Some shorter satirical poems in English from the thirteenth to the early sixteenth centuries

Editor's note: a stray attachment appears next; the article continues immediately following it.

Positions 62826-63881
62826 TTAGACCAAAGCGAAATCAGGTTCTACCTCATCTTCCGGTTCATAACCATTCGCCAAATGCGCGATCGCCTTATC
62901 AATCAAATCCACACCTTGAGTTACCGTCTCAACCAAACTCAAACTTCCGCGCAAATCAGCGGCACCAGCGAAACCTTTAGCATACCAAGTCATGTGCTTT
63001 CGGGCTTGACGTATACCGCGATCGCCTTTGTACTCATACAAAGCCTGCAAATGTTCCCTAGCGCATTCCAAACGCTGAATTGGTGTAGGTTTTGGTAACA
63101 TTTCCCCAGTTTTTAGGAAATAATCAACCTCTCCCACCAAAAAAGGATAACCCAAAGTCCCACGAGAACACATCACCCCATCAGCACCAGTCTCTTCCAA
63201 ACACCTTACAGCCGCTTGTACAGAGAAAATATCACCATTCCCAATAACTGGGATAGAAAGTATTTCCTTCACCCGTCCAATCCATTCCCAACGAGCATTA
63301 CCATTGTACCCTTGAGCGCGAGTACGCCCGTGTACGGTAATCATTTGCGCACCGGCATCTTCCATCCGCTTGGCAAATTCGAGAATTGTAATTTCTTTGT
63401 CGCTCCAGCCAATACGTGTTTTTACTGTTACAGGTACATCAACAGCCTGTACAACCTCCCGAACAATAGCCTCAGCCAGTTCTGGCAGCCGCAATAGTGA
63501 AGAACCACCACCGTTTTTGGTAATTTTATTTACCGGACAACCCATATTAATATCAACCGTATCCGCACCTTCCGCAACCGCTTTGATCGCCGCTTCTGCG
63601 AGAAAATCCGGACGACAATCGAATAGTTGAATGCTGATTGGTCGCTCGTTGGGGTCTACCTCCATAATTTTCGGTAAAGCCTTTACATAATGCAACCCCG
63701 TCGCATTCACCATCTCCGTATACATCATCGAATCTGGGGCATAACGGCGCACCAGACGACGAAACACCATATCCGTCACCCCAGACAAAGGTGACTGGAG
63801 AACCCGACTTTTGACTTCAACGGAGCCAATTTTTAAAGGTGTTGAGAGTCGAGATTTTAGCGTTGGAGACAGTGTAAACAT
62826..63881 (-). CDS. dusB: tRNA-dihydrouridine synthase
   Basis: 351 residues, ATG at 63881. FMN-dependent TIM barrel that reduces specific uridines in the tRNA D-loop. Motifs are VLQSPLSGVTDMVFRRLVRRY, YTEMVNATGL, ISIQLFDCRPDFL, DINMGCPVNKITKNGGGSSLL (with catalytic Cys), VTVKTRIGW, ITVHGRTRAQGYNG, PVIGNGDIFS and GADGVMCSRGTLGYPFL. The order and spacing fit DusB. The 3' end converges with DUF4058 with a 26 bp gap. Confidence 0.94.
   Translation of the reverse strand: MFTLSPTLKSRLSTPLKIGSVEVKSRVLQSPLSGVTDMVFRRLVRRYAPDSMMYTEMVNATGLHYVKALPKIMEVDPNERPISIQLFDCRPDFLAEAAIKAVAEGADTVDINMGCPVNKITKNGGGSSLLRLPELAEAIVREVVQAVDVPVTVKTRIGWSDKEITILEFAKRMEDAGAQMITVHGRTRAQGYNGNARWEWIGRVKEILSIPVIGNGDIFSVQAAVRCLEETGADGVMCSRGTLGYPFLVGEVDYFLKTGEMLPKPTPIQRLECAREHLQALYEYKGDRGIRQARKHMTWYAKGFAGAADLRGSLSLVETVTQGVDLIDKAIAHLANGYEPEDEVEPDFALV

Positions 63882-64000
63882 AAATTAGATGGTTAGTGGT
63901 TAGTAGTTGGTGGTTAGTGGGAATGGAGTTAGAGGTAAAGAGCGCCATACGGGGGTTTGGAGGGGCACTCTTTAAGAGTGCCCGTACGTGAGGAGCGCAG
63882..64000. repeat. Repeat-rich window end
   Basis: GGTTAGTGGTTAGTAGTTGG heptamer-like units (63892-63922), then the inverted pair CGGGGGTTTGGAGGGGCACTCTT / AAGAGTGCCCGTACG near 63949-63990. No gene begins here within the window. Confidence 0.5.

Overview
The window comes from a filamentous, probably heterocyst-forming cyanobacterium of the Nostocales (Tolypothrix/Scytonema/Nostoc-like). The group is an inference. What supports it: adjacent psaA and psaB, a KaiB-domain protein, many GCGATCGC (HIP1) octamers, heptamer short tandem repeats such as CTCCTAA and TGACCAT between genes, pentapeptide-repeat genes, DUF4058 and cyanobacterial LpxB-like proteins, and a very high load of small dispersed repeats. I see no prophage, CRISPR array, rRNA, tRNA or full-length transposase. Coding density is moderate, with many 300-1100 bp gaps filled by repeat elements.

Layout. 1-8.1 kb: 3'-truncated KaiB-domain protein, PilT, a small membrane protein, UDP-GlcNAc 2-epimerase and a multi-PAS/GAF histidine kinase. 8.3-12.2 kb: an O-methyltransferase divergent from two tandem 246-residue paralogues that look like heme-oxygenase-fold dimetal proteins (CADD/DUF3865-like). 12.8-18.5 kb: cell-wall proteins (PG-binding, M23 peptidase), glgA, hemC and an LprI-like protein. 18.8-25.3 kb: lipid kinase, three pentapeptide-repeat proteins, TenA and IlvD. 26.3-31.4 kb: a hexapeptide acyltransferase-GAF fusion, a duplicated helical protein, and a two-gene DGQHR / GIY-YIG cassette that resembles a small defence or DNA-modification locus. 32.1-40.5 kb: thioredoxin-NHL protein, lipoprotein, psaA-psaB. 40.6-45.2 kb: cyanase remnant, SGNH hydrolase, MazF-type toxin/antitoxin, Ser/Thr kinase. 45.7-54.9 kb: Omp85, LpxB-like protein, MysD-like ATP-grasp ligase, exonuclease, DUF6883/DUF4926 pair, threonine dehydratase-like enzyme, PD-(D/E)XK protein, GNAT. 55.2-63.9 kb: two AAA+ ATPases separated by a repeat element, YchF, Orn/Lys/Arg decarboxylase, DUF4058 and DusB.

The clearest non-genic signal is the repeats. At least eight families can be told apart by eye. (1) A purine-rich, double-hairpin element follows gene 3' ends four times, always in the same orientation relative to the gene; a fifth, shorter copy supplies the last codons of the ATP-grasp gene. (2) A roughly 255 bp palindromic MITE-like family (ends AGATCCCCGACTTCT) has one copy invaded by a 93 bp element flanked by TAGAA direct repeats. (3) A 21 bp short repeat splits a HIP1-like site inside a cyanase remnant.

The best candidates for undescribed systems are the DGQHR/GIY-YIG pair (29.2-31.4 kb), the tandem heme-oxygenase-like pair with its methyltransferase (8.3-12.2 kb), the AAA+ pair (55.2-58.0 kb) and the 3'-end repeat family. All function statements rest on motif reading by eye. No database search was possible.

The aim of this thesis is to provide a thorough introduction to shorter satirical poetry in Middle English, and also to provide stimulus and material for further study in this somewhat neglected area of medieval English literature. The thesis presents 83 newly transcribed, edited and annotated shorter (approximately 200 ll. or less) poems, which have never before been collected. Strictly political poems, more properly the subject of a separate study, are not included, nor are the poems of Dunbar, Skelton, Henryson and Hoccleve, which are available in excellent editions. The poems are loosely grouped according to the subjects they satirize: clergy, women and marriage, money and venality, rogues and fools, specific people, and medical recipes. A lengthy introduction briefly discusses the problem of defining satire in the Middle English period before going on to discuss the background of medieval satire for each group. For each poem there are notes which clarify difficult points as well as give information on the manuscripts and editions in which the poem appears. Appendix A prints a not hitherto recognized parody of Lydgate's A Valentine to Our Lady with the text of Lydgate's poem facing, and discusses some of the difficulties of recognizing parody in Middle English in light of this particular example. Appendix B is an index which attempts to list all nonnarrative satirical verse in English which appeared between the thirteenth and early sixteenth centuries. A glossary of difficult words in the texts is included.